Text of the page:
Make a prediction.  Twenty-one operational firefighters from  Cambridgeshire Fire & Rescue Service were asked to complete a battery of questionnaires, and then undergo a 45-minute interview.  Assume that you could trust them to be honest with their answers.  What level of anxiety do you think they would report?  How depressed do you think they would feel when asked?  How would they compare to ordinary members of the public?  More anxious/depressed or less?   Remember, firefighting is a stressful job (or so you tell us).  How would they compare with clinically anxious or depressed patients? Patients who are clinically diagnosed know a thing or two about stress, believe me.  Are firefighters close to clinical levels?  Exceeding them?  Or nowhere near?  To test your prediction, we initially used two measures of anxiety and one of depression. 

 

Anxiety

Anxiety was measured using Spielberger’s Stait-Trait Anxiety Inventory1 (STAI).  Two sources of anxiety are probed in completing the STAI; state-anxiety and trait-anxiety.  State-anxiety was measured to provide an indicator of current levels of psychological arousal generated by fears and concerns.  Trait-anxiety was measured as an indicator of enduring, long-term psychological arousal.  Elevated scores in both types of anxiety might give cause for concern, although a high score in state- (current) anxiety might suggest a recent and possibly transient experience of stress.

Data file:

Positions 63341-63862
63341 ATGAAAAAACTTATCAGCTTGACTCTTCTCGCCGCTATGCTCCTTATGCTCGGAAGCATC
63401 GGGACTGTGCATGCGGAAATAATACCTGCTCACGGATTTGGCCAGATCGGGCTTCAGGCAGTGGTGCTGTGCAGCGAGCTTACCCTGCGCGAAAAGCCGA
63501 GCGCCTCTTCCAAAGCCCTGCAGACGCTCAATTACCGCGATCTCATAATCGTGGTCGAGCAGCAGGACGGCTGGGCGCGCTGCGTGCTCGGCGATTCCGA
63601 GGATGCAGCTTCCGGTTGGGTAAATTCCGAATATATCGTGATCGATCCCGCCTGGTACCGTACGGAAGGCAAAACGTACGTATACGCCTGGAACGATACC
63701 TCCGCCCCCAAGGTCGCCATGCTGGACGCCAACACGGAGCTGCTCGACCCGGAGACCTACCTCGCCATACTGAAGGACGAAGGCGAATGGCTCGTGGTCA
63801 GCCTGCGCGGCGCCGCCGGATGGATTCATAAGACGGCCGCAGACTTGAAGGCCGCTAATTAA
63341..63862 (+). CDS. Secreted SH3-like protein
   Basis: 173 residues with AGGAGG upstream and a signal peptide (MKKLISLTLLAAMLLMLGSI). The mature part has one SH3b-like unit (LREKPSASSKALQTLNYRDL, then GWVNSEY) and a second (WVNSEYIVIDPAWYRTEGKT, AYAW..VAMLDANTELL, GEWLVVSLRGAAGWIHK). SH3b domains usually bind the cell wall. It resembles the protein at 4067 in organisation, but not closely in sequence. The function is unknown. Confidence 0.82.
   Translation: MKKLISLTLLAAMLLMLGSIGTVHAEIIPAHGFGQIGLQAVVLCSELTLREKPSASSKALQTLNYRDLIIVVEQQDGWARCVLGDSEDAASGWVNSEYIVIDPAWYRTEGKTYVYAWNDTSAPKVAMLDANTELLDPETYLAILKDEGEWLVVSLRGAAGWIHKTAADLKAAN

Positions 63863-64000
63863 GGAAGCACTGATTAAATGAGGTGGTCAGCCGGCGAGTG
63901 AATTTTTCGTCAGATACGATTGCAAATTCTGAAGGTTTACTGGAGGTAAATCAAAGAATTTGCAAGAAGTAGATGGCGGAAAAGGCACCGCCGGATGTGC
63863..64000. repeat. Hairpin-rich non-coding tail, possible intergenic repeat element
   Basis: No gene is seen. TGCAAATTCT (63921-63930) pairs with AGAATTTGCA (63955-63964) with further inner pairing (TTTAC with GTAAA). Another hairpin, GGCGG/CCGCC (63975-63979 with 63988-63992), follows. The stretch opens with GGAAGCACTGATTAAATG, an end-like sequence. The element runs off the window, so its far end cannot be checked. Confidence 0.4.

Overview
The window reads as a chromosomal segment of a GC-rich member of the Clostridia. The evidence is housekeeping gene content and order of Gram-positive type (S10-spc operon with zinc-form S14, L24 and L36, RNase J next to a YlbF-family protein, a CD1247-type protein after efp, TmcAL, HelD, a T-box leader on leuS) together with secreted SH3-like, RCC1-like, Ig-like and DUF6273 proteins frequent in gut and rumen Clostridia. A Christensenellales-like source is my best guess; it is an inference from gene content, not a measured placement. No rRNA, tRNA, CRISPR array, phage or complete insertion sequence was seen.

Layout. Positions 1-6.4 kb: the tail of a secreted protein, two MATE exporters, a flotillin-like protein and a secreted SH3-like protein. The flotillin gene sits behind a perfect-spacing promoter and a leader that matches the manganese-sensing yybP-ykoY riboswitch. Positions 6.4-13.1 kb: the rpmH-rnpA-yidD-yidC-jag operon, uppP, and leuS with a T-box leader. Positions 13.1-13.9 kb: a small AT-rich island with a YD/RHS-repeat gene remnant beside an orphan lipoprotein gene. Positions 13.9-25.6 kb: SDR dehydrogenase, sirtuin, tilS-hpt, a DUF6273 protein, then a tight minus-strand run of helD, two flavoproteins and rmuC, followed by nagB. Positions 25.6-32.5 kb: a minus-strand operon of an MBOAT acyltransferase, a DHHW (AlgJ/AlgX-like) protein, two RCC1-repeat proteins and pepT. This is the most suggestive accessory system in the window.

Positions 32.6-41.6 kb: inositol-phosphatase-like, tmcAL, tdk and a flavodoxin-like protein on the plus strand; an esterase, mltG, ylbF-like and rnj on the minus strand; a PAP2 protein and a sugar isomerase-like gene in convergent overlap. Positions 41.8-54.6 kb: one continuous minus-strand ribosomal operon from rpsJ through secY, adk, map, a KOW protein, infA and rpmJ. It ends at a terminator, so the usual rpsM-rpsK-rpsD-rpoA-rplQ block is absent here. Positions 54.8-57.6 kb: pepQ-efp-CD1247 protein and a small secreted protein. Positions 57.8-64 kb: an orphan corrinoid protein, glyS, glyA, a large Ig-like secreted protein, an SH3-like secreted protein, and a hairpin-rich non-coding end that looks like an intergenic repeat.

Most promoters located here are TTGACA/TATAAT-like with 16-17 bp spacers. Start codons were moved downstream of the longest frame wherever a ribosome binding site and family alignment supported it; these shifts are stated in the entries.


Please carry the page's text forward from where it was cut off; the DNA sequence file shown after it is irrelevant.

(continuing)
Depression

The depression measure used was Beck’s Depression Inventory2 (BDI).  The BDI offers a reliable indicator of recent episodes of low mood and despondency.  Depression is associated with significant personal losses and disappointments, and a high BDI score in conjunction with high scores on the anxiety measure, would suggest the current and ongoing experience of stress.  Whilst these measures in themselves might not offer an indication of the source of the stress, it would nevertheless alert a psychologist to its presence.

 

Anxiety and Depression Scores

Bear in mind when considering the figures in Table 1 that STAI (anxiety) is measured on a scale of 20-80 with clinical levels being assumed at 45; scores below 45 are therefore regarded as low, and therefore of little concern.  The BDI (depression) is measured on a scale of 0-63 with clinical levels assumed at 14; below 14 is therefore regarded as low.

 

Table 1.

Mean Scores for State-Anxiety, Trait-Anxiety and Depression

Group

State (SD)

Trait (SD)